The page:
Modified from the YouTube description: Video of a DeWind One-Pass Trencher installing a Soil-Bentonite Wall 55' deep. This is a mix in place technology capable of installations up to 125' feet deep. The soils are evenly homogenized with the additives from top to bottom and from start to finish. An Average of 300 LF installed per day. No messy mixing ponds, open excavations, very little spoils, One piece of equipment and only 4 men are required for this 5000 LF installation reducing safety exposure.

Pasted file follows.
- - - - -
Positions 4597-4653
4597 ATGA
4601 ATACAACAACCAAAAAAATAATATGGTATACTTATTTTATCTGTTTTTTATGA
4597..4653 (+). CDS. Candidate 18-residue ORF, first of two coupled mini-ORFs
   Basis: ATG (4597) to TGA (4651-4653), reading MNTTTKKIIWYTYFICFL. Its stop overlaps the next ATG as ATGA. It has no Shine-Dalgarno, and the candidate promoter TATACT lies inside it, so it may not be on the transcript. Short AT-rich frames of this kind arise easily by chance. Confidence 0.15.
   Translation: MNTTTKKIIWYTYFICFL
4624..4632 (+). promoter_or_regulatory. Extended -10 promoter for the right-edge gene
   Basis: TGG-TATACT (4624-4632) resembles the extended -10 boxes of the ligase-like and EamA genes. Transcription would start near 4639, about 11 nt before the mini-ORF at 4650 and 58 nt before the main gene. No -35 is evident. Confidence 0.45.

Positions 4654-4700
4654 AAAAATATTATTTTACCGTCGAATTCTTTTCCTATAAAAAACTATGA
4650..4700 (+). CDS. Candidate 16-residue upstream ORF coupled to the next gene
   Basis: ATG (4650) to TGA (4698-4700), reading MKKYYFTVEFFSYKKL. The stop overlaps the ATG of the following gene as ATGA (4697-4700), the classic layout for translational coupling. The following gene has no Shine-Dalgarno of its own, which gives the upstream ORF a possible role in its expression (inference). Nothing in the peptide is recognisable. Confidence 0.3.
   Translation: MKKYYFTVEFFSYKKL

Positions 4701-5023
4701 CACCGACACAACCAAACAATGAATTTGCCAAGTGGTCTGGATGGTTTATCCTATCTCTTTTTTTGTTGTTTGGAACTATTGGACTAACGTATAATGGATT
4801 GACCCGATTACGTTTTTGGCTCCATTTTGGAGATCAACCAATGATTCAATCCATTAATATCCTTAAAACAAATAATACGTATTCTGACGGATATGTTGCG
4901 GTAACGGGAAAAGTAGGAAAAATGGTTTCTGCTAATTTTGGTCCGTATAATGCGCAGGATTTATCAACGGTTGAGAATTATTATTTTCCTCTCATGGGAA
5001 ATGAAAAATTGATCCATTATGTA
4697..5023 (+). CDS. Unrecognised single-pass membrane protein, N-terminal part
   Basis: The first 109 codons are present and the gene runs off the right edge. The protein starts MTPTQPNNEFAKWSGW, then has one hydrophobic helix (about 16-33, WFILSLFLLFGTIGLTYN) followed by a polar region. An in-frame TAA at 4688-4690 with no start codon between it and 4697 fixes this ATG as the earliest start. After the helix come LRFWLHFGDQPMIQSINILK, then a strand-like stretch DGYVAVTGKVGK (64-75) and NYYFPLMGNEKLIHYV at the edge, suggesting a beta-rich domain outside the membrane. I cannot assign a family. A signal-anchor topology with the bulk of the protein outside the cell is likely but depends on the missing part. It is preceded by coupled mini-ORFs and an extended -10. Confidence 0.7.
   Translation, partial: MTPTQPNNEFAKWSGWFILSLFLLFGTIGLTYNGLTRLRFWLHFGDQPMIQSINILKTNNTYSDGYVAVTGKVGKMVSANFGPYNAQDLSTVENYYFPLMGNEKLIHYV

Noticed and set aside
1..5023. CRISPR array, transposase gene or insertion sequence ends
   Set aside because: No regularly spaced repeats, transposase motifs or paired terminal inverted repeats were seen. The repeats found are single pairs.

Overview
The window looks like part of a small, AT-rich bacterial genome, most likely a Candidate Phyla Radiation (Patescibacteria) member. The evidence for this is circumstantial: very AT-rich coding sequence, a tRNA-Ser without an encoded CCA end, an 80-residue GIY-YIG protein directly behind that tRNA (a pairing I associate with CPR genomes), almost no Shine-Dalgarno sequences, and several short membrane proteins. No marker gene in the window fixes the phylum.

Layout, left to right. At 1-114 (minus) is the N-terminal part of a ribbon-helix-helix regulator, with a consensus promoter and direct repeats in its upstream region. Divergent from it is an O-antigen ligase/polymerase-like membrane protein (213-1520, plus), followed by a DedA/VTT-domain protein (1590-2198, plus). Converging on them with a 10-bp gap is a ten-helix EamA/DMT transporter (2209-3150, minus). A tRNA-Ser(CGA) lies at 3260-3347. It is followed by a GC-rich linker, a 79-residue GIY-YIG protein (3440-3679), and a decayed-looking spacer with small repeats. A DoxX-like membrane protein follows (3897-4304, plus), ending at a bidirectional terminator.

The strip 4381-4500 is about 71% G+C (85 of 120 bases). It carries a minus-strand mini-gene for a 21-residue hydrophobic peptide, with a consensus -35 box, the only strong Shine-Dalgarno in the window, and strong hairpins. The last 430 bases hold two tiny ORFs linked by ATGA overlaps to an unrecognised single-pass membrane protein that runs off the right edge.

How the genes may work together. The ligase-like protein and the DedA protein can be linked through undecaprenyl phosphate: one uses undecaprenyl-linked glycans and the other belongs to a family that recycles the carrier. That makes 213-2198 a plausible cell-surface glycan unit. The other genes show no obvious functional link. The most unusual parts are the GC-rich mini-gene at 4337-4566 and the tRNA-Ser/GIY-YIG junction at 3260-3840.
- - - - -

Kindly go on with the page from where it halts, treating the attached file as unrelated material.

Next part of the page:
This is a fantastic article by Kathryn Schulz for New Yorker Magazine on the seismic and tsunami hazards associated with the Cascadia Subduction Zone in the Pacific Northwest. Ms. Schulz paints a very vivid picture of what the devestation will look like based on input from many people who know what they are talking about, geologists, seismologists, FEMA officials, and State and Local disaster planning folks. This article was so effective, that NPR reported a run on survival kit supplies in Northwest U.S. The article also does a nice job explaining the interesting geologic detective work to connect the dots on the last major earthquake and Tsunami to strike that area in January of 1700. Highly recommended reading. What did you think of the article? Leave a comment below. [Source: The New Yorker via AEG Insider. Image: ILLUSTRATION BY CHRISTOPH NIEMANN; MAP BY ZIGGYMAJ / GETTY - New Yorker.com]